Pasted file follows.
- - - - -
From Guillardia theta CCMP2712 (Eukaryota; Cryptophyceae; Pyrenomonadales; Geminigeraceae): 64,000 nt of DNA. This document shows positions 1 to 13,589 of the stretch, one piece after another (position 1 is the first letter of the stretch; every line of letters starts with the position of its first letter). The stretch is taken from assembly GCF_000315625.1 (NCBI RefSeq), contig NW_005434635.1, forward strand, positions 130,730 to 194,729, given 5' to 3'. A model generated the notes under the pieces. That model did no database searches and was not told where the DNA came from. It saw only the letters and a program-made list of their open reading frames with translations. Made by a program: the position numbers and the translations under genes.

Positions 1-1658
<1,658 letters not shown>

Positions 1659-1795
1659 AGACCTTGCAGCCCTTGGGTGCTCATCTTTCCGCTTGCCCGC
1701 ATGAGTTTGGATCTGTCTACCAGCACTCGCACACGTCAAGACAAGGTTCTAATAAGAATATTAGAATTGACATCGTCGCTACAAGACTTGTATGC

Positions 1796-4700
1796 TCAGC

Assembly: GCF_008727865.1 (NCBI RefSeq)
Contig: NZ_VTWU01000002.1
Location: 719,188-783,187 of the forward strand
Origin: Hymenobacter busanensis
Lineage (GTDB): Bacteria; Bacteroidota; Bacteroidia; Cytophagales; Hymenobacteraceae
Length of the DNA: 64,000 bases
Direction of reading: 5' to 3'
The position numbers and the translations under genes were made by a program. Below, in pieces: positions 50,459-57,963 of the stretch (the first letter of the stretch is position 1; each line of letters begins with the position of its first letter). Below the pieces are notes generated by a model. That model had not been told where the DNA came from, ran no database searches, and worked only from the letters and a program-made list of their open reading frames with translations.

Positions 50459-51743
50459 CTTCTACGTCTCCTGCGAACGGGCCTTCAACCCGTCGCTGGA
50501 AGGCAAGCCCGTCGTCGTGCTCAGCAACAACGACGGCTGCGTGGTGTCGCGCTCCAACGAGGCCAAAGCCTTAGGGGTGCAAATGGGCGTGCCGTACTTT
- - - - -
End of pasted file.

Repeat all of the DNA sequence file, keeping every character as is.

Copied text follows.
From Guillardia theta CCMP2712 (Eukaryota; Cryptophyceae; Pyrenomonadales; Geminigeraceae): 64,000 nt of DNA. This document shows positions 1 to 13,589 of the stretch, one piece after another (position 1 is the first letter of the stretch; every line of letters starts with the position of its first letter). The stretch is taken from assembly GCF_000315625.1 (NCBI RefSeq), contig NW_005434635.1, forward strand, positions 130,730 to 194,729, given 5' to 3'. A model generated the notes under the pieces. That model did no database searches and was not told where the DNA came from. It saw only the letters and a program-made list of their open reading frames with translations. Made by a program: the position numbers and the translations under genes.

Positions 1-1658
<1,658 letters not shown>

Positions 1659-1795
1659 AGACCTTGCAGCCCTTGGGTGCTCATCTTTCCGCTTGCCCGC
1701 ATGAGTTTGGATCTGTCTACCAGCACTCGCACACGTCAAGACAAGGTTCTAATAAGAATATTAGAATTGACATCGTCGCTACAAGACTTGTATGC

Positions 1796-4700
1796 TCAGC

Assembly: GCF_008727865.1 (NCBI RefSeq)
Contig: NZ_VTWU01000002.1
Location: 719,188-783,187 of the forward strand
Origin: Hymenobacter busanensis
Lineage (GTDB): Bacteria; Bacteroidota; Bacteroidia; Cytophagales; Hymenobacteraceae
Length of the DNA: 64,000 bases
Direction of reading: 5' to 3'
The position numbers and the translations under genes were made by a program. Below, in pieces: positions 50,459-57,963 of the stretch (the first letter of the stretch is position 1; each line of letters begins with the position of its first letter). Below the pieces are notes generated by a model. That model had not been told where the DNA came from, ran no database searches, and worked only from the letters and a program-made list of their open reading frames with translations.

Positions 50459-51743
50459 CTTCTACGTCTCCTGCGAACGGGCCTTCAACCCGTCGCTGGA
50501 AGGCAAGCCCGTCGTCGTGCTCAGCAACAACGACGGCTGCGTGGTGTCGCGCTCCAACGAGGCCAAAGCCTTAGGGGTGCAAATGGGCGTGCCGTACTTT